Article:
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A recent case involving supermarket chain Somerfield (now part of the Co-Op) shows the wisdom of thinking through the implications of a contract before undertaking it.
The supermarket chain made an agreement with a company called ParkingEye to monitor cars parked in its car parks and deal with users who overstayed the permitted parking time.
ParkingEye installed automated systems for doing this and issued ‘penalty tickets’ for £75 to overstayers.
The complaints received by Somerfield led the company to cancel its agreement with ParkingEye, which then sued Somerfield for the profit it lost due to the termination of the contract.
In the view of the court, the tactics used by ParkingEye to extract payment of the penalty tickets, which included sending out a letter with a chequered edge threatening legal action if the fine were not paid, were much too aggressive.
Somerfield argued that ParkingEye had operated the contract unlawfully from the outset and had been dishonest in intent. This, Somerfield argued, rendered the contract unenforceable. ParkingEye argued that it had not appreciated that one of its letters was of dubious legality and that it would have changed it if it had known.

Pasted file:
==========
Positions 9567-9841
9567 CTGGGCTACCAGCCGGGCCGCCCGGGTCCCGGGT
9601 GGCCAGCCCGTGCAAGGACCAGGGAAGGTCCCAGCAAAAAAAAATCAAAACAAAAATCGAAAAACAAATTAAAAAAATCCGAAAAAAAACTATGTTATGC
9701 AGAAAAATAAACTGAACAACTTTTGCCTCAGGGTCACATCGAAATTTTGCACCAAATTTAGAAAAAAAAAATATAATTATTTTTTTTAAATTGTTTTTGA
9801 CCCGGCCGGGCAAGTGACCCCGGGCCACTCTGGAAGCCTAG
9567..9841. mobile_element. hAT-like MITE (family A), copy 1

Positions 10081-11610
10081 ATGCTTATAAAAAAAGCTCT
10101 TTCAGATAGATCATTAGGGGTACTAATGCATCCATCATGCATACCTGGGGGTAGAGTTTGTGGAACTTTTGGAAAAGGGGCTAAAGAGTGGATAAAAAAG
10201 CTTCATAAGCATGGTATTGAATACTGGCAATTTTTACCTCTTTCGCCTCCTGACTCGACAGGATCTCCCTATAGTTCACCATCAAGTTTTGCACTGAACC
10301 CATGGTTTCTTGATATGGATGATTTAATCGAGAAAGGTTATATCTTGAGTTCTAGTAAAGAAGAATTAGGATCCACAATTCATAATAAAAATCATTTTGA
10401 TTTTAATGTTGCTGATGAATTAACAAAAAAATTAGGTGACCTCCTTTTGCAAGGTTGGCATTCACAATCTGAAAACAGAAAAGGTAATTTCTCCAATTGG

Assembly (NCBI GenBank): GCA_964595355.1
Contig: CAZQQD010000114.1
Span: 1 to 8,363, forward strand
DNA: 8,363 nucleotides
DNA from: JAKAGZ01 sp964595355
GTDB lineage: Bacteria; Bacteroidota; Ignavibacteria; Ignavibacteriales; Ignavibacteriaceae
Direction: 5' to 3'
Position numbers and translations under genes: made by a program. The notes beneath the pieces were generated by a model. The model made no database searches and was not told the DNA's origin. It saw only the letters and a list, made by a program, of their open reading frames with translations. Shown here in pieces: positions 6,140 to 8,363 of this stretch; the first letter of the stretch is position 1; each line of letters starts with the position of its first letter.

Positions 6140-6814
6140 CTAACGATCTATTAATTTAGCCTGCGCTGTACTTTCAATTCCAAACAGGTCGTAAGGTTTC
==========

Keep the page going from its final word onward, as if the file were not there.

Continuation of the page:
ParkingEye won. The fact that its tactics were aggressive and caused Somerfield problems with irate customers was not in itself sufficient to void the contract. ParkingEye was awarded £350,000.
This case shows how important it is to understand the implications of such agreements. In this instance, had Somerfield agreed the process for dealing with motorists who overstayed the allotted parking time and made that part of the contract, the adverse reaction from customers and the need for legal proceedings later could both have been avoided.
If you are negotiating a contract, we can assist you to avoid unexpected, unpleasant consequences.